Nathan Filer’s novel, The Shock of the Fall, has won the 2013 Costa Book of the Year Prize and has gone on to be a bestseller, receiving praise from critics and celebrities incl
Nathan Filer’s novel, The Shock of the Fall, has won the 2013 Costa Book of the Year Prize and has gone on to be a bestseller, receiving praise from critics and celebrities including Jo Brand who described it as “beautifully written.”
Having finished it in under three days, I can fully agree that it deserves to have won such popularity and critical acclaim.
Filer’s work deals with difficult issues and is an insight into the character of Matthew Homes, who is overcome with guilt about his brother’s (Simon’s) death. It is not until further into the novel that we find out exactly how it happened and why Matthew feels culpable.
It is often difficult to prolong suspense and withhold informations such as this which is often mentioned and is a regular topic of Matthew’s musings. However, it is written in such a way that I was desperate to continue reading rather than resorting to flicking forward until finding out how Simon passed away.
Filer writes about the issue of mental illness and (although briefly) the topic of learning disability sensitively. The narrative is wonderfully written, the personal tone when Matt directly addresses the reader makes you feel as if you having a conversation with him, involved in his thought process and experiencing his emotional turmoil.
Not only do we step into Matt’s world through a conventional narrative, but a change in font means we are reading his thoughts as he types them on a typewriter and dispersed throughout are drawings and letters, which break up the novel and provide information in a different and realistic way.
Touching and funny with memorable characters
Despite the potential for the novel to be a bleak and dark read, the witty observations and humorous quips Matt comes up with are splattered throughout the novel and create a much needed lightness of tone. It is when Filer’s ability to incorporate comedy (albeit black humour) into such subject matter is masterful and provides the variety we all crave from a novel.
Matt’s voice is touching and emotional, not least because he become a very real character through the way he seems to converse with the reader by asking us questions and assuring us he is doing his best to describe his reality to us. Minor characters don’t fail to evoke an emotional response either, and it is particularly Aunt Jacqueline, who is mentioned rarely, who intrigued me.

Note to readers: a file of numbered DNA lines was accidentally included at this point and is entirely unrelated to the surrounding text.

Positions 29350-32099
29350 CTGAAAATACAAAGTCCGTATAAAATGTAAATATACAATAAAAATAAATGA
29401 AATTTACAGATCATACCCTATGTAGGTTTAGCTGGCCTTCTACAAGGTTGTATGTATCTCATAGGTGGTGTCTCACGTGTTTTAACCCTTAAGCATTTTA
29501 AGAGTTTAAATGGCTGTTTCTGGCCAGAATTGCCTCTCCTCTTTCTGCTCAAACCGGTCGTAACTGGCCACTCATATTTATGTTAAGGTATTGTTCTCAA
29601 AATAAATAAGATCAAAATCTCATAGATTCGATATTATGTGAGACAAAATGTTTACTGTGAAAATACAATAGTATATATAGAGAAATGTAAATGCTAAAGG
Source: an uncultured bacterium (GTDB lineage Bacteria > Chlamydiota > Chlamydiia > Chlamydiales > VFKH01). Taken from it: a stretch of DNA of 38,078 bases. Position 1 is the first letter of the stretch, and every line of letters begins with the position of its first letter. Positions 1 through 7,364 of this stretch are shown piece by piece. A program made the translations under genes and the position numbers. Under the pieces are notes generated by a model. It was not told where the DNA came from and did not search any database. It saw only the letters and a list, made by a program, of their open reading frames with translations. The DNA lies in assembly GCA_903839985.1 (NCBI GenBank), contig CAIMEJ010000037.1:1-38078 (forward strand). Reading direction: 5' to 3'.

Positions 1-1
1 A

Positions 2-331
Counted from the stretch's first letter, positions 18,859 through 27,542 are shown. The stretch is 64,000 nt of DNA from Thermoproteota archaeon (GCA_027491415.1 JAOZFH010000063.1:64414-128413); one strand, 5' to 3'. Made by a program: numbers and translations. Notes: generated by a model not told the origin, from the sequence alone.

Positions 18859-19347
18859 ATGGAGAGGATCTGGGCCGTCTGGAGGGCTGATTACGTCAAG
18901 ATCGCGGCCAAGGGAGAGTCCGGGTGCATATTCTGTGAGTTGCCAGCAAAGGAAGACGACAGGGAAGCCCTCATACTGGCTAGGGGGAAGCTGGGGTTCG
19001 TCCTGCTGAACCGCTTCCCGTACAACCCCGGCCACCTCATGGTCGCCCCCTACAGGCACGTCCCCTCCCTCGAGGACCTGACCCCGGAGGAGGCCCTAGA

She formed so clearly in my imagination due to the simple yet effective description: [she] “dresses all in black and talks too much about magic and spirits, and will never not smoke, even at children’s parties.”
The ending, however, is most impressive. Finishing a work on such difficult subject matter cannot be considered an easy task. The ending must be realistic (therefore Matt cannot simply recover) but not so bleak that the reader feels deflated. Filer manages the balance brilliantly, the ending is a recognition of the fact that it the beginning of a different phase, and we are left with an uplifting and hopeful ending.
The Shock of the Fall is an exhilarating and incredibly moving novel. At times, it is difficult to feel hopeful for Matthew, he even admits that “mental illness turn people inwards.”
Yet, it has been described by many as perceptive and honest, which can come as no surprise given that Nathan Filer used to be a mental health nurse.
Wonderfully written with compelling characters and wry, witty observations which lighten the overall perceptive and realistic tale makes this a much recommended book. If you read nothing else this summer, read this (the book, not this review).
What do you think? Have you read The Shock of The Fall? Have your say in the comments section below.
Image: Phil Bambridge